\begin{eqnarray}

I_C=\frac{V_C}{X_C}=\frac{V}{\displaystyle\frac{1}{{\omega}_0C}}={\omega}_0CV\tag{5}

\end{eqnarray}

- The magnitude \(V_C\) of the voltage across the capacitor \(C\) is equal to the magnitude \(V\) of the power supply voltage. The magnitude \(X_C\) of the reactance of capacitor \(C\) is expressed by "\(X_C=\displaystyle\frac{1}{{\omega}C}\)". Therefore, the magnitude \(I_C\) of the current flowing through the capacitor \(C\) at the resonant angular frequency \({\omega}_0\) is expressed by the following equation.

From equations (2)-(5), the Q factor of the RLC parallel resonant circuit can be expressed by the following equation.

\begin{eqnarray}

Q&=&\frac{I_L}{I_R}=\frac{\displaystyle\frac{V}{{\omega}_0L}}{\displaystyle\frac{V}{R}}=\frac{R}{{\omega}_0L}\tag{6}\\

\\

Q&=&\frac{I_C}{I_R}=\frac{{\omega}_0CV}{\displaystyle\frac{V}{R}}={\omega}_0CR\tag{7}\\

\end{eqnarray}

In addition, using "\({\omega}_0=\displaystyle\frac{1}{\sqrt{LC}}\)" in equations (6) or (7), the following equation is obtained.

\begin{eqnarray}

Q=R\sqrt{\frac{C}{L}}\tag{8}

\end{eqnarray}

This concludes the derivation of the Q factor of the RLC parallel resonant circuit.

### Relationship between "Q factor" and "current flowing through the inductor L and capacitor C

From equation (6), the magnitude \(I_L\) of the current flowing in the inductor \(L\) at the resonant angular frequency \({\omega}_0\) can be expressed by the following equation

\begin{eqnarray}

I_L=Q×I_R\tag{9}

\end{eqnarray}

Similarly, the magnitude \(I_C\) of the current flowing through the capacitor \(C\) is given by the following equation.

\begin{eqnarray}

I_C=Q×I_R\tag{10}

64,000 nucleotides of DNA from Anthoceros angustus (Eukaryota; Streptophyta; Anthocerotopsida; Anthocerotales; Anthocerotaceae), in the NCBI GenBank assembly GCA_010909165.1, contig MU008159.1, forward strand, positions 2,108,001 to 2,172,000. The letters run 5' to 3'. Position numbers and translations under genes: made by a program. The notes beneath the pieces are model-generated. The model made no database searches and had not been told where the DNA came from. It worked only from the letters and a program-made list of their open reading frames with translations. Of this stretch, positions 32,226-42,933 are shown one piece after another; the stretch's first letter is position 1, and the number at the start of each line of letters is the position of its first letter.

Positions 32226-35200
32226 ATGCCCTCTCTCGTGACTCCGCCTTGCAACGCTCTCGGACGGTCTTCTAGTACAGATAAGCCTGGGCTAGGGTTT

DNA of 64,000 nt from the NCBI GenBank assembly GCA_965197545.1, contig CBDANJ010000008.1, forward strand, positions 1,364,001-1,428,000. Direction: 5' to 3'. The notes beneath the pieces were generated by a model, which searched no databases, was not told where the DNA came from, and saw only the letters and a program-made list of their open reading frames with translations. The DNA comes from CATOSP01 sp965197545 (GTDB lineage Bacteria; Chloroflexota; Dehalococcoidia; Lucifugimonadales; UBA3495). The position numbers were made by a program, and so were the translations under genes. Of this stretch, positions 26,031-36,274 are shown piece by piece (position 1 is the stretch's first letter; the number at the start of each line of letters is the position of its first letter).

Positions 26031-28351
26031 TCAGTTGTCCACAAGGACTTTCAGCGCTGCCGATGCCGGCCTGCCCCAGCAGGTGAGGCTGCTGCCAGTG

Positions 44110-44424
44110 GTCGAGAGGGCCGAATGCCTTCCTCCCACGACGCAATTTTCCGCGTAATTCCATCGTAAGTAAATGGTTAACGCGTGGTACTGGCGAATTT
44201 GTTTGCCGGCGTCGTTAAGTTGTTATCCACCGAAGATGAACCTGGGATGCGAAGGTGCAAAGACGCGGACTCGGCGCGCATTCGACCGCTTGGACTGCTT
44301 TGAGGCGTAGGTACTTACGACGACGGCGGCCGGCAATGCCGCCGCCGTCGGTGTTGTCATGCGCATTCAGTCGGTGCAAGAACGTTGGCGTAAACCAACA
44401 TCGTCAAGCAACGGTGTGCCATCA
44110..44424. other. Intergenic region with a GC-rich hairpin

\end{eqnarray}

Therefore, the Q factor is also a value that expresses how many times the magnitude \(I_R\) of the current flowing through the resistor \(R\) flows through the inductor \(L\) or the capacitor \(C\). The larger the Q factor, the larger the current flowing through the inductor \(L\) and the capacitor \(C\).

I will now explain the RLC parallel resonance circuit in detail. At the beginning of this section, we explained that "at the angular frequency \({\omega}_0\left(=\displaystyle\frac{1}{\sqrt{LC}}\right)\) where the inductor \(L\) and the capacitor \(C\) resonate, the magnitude of the current \(I\) flowing in the RLC parallel resonance circuit reaches the minimum value \(I_{MIN}\). Let us derive this value of \(I_{MIN}\).

The admittance \({\dot{Y}}\) of an RLC parallel resonant circuit is expressed by the following equation.

\begin{eqnarray}

{\dot{Y}}&=&\frac{1}{R}+\frac{1}{j{\omega}L}+j{\omega}C\\

\\

&=&\frac{1}{R}+j\left({\omega}C-\frac{1}{{\omega}L}\right)\tag{11}

\end{eqnarray}

, where \({\omega}\) is the angular frequency, which is equal to \(2{\pi}f\).